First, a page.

British national apprehended at Palma airport

Alleged mastermind behind MGM cyberattack arrested in Spain in joint operation

Reading time 1:35 min

The alleged mastermind behind last autumn's MGM Resorts hacking was arrested in Spain on June 14 in a joint operation by Spanish authorities and the FBI.

The 22-year-old British national, reportedly the leader of the Scattered Spider ransomware group, was apprehended by Spain’s National Police at Palma airport while attempting to board a flight to Naples. This group is accused of orchestrating the September 2023 cyberattack on MGM Resorts, which led to widespread system outages and a $100 million EBITDA loss in Q3 for the company.

The arrest followed a request from the FBI’s Los Angeles Office, which suspected the individual was in Spain. The National Police’s Central Cybercrime Unit, along with agents from the Balearic Superior Headquarters, located the suspect, confirming his entry into Spain via Barcelona’s El Prat airport.

On June 14, the Spanish National Police arrested the suspect at Palma airport. Authorities seized a laptop and a mobile phone from the individual. A Spanish judge has since ordered the suspect to be held in provisional detention.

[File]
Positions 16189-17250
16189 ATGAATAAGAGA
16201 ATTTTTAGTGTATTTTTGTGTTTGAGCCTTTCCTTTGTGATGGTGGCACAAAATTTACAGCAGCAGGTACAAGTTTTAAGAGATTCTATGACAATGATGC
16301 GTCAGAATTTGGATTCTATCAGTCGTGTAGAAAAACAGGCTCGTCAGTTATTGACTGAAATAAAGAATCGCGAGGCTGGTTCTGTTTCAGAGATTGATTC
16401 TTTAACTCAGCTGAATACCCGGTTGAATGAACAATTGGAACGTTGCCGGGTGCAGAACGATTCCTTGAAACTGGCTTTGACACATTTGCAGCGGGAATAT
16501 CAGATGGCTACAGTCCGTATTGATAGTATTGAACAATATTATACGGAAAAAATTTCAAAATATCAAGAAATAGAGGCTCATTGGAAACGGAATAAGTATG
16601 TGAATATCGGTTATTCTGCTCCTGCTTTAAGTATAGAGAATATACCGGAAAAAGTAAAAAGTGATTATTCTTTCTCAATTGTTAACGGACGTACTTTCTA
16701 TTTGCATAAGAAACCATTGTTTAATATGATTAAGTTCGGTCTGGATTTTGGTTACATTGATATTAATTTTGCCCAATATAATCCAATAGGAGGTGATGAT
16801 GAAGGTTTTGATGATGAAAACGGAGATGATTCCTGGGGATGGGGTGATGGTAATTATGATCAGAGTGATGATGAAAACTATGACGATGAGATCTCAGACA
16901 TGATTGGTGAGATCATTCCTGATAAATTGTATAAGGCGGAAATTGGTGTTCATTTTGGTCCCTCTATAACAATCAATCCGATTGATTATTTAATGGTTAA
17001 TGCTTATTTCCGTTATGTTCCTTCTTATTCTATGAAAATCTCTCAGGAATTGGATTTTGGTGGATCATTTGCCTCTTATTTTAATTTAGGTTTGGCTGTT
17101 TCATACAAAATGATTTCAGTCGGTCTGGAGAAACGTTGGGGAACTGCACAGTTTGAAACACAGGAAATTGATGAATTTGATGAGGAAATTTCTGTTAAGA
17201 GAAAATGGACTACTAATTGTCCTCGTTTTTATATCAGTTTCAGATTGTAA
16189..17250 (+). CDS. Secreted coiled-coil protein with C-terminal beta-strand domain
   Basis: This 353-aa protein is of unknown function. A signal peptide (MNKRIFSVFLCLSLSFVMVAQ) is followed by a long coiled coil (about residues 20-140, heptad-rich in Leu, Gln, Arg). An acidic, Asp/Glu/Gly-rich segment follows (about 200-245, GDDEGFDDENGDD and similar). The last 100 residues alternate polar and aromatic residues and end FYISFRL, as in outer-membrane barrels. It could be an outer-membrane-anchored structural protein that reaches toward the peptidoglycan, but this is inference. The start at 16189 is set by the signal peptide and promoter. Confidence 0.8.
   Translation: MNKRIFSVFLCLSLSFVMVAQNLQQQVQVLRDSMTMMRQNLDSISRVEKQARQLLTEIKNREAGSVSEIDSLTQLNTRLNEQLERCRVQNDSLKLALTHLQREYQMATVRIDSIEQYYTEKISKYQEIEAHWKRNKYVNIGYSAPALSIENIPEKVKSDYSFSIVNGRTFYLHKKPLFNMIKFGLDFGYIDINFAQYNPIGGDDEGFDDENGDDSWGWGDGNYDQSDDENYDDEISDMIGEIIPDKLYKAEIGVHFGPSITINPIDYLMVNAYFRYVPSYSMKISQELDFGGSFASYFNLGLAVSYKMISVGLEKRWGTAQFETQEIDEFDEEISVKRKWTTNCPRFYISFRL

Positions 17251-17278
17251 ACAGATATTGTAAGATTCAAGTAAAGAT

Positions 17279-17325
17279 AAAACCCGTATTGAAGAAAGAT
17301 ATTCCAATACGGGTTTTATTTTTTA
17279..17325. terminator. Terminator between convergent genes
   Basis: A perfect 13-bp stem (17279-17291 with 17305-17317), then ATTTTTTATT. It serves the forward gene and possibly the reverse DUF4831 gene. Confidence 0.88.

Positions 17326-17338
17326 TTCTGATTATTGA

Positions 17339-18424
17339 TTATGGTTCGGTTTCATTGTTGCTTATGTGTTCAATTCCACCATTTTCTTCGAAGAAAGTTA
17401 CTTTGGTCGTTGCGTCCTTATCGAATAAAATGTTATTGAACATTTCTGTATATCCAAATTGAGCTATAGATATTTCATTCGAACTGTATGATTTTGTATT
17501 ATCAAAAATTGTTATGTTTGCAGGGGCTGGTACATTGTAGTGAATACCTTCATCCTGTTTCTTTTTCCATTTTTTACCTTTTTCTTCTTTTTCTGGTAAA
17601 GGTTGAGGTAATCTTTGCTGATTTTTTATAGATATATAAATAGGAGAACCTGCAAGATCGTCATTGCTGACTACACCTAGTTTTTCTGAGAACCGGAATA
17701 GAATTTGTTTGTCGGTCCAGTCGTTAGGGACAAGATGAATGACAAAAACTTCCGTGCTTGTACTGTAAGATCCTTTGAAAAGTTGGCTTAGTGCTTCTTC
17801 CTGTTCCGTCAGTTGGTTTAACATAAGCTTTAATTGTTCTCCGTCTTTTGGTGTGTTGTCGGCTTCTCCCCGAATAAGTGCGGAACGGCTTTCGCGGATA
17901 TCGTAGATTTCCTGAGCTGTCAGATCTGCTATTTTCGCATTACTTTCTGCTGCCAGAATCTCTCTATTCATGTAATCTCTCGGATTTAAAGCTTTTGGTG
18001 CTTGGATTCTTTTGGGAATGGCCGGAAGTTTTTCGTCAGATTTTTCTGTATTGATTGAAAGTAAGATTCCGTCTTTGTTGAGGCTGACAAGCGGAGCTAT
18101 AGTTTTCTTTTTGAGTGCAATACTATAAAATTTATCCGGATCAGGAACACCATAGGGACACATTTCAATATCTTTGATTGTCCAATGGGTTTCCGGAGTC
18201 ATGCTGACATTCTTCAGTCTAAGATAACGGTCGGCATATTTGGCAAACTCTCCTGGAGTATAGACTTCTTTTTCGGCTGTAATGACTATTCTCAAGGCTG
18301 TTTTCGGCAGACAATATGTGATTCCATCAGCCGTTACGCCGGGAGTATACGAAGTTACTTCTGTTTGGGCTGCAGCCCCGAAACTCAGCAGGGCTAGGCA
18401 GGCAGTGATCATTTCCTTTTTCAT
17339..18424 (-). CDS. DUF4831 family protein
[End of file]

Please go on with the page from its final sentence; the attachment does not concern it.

The FBI had intensified efforts to crack down on the Scattered Spider group following the MGM cyberattack, resulting in the issuance of an international arrest warrant by the California Central District Court.

In September 2023, Scattered Spider allegedly breached MGM Resorts’ systems and demanded a ransom. Following advice from US government entities, MGM chose not to pay. The attack caused significant disruptions, affecting everything from slot machines to digital key cards.

Scattered Spider is believed to have stolen 391 bitcoins, valued at over $27 million, through various cyberattacks. The group’s methods reportedly included phishing techniques to access credentials and steal sensitive information or cryptocurrencies.

MGM continues to deal with the fallout from the cyberattack, facing an ongoing FTC investigation into its data security practices. The company is contesting the probe in court, with the FTC counter-suing to enforce compliance. Additionally, MGM is facing multiple class action lawsuits related to the stolen personal information.

MGM is not the only US casino targeted by hackers in recent months. Caesars Entertainment also experienced a cyber breach and reportedly chose to pay the ransom.

Most recently, Nevada casino operator Olympia Gaming announced it had fallen victim to a hacking incident. Hackers used phishing techniques to obtain customer information, including credit card numbers and addresses. Olympia Gaming CEO Michael Stone expressed regret over the breach, emphasizing efforts to protect customer data and rectify the situation.

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